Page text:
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Evergreen announces Boston-to-Cork service

February 16, 2011

By Staff Reporter

By Ray O’Hanlon

The jet that helped propel George W. Bush into the White House will be flying people to Cork this summer.

A new non-stop service out of Boston to Cork Airport is set to take off on June 17, just in time for the summer rush back to Ireland.

The charter service is being run by Boston-based Evergreen Travel and the charter aircraft, an extended range Boeing 757, is owned by New York-based North American Airlines, a subsidiary of the Isr’li carrier El Al.

The 757 that will be used on the Cork route is the same one used by the Bush campaign during the 2000 presidential election campaign.

Not surprisingly, the seats that accommodated the future president and his entourage are not too shabby. Indeed, Cork-bound passengers will be reclining in all-leather upholstery for the roughly five-hour flight.

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The new service is a big breakthrough for Cork Airport, which has been attempting to land a trans-Atlantic carrier for years.

Speaking from Cork, where he was announcing the new service, Evergreen’s Mike Landers, a native of Tralee, Co. Kerry, said that there had been a positive reaction in Cork to the idea of flight from Boston.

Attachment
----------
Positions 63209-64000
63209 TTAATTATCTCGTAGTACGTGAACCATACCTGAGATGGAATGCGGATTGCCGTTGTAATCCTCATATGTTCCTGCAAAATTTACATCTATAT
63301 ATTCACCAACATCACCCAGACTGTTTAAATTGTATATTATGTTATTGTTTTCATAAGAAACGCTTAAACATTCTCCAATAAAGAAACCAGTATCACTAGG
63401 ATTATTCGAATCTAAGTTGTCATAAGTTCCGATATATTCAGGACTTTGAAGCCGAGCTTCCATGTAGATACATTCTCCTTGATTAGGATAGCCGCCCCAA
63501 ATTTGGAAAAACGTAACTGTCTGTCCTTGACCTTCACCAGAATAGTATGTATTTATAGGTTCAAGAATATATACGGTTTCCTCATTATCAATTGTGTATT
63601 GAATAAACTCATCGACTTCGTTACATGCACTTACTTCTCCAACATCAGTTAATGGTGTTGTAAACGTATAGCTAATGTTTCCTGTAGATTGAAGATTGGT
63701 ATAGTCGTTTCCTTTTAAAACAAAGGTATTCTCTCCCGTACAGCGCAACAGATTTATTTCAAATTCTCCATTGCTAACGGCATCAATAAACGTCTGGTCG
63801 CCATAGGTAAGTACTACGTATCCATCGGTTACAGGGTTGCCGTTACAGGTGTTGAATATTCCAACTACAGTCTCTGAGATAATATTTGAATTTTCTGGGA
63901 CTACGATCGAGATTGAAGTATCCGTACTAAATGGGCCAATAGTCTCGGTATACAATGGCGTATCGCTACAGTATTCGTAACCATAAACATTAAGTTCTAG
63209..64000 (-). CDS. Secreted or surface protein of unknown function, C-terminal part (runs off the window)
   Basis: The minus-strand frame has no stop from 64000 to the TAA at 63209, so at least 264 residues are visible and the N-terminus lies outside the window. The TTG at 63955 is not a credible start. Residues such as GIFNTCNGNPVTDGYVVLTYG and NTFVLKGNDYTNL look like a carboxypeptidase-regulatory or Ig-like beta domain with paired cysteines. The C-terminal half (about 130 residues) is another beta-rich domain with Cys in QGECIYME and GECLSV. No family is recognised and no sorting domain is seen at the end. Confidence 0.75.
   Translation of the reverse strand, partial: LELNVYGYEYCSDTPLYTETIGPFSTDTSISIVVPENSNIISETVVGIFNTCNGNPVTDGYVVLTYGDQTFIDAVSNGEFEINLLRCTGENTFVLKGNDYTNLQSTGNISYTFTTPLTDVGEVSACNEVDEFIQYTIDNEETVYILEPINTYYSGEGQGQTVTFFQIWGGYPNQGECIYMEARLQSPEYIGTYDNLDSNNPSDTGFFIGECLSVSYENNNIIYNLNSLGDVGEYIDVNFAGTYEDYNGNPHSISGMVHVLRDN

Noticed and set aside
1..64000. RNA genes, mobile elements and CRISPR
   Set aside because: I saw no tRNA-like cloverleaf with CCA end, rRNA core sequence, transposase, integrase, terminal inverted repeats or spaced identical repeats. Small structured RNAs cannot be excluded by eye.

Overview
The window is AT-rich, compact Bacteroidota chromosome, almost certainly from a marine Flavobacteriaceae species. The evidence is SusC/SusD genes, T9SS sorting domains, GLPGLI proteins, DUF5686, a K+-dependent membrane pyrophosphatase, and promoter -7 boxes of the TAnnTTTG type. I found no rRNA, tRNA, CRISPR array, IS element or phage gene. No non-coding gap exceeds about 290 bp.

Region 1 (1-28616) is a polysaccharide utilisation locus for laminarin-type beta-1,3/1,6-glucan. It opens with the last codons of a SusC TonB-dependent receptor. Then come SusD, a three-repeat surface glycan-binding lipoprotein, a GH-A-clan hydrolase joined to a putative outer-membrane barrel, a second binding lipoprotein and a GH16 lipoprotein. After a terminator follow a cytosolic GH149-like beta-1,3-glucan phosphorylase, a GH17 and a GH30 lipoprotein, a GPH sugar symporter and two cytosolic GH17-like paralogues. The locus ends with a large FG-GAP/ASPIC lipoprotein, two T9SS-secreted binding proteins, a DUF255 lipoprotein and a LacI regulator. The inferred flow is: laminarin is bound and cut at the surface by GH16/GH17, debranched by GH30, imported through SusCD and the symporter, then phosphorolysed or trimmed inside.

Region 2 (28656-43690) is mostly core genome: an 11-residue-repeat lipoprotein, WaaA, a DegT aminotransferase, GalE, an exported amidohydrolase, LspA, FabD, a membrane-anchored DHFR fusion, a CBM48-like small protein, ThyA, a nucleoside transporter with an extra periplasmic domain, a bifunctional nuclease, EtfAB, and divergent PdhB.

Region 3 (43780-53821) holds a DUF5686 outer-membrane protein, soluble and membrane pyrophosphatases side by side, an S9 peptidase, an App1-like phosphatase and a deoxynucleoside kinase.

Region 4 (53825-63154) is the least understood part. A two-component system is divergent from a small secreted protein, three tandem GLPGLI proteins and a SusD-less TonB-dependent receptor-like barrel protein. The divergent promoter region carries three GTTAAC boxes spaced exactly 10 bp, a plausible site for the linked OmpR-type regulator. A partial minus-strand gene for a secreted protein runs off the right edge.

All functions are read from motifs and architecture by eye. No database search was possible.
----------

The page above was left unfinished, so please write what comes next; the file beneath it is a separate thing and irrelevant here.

"There’s a great buzz here over it and right now we’re busy selling space out of Ireland. There will be no trouble selling seats out of Boston," Landers told the Echo.

Landers said that the initial plan called for five flights, one every second Sunday from June 17 out of Boston to Cork and back.

"We are being conservative and are not jumping in over our head. But if the demand is there, we are ready to add more flights. There’s no problem getting planes," Landers said.

Cork’s effort to attract trans-Atlantic flights has always been hampered by the fact that the airport is a relatively small one by international standards.

The runway was extended a couple of years ago, but even at 7,000 feet there was the potential problem of a fully loaded jumbo jet not having enough room to abort a takeoff, although the runway was sufficiently long enough for a wide-bodied aircraft to land.

The 757 that will fly from Boston, by contrast, is a late model aircraft that needs a lot less runway room for both landing and takeoff.

Landers, meanwhile, said that if the service from Boston to Cork proved a success, he would likely examine the possibility of a similar service to Cork from Kennedy Airport in New York next year.

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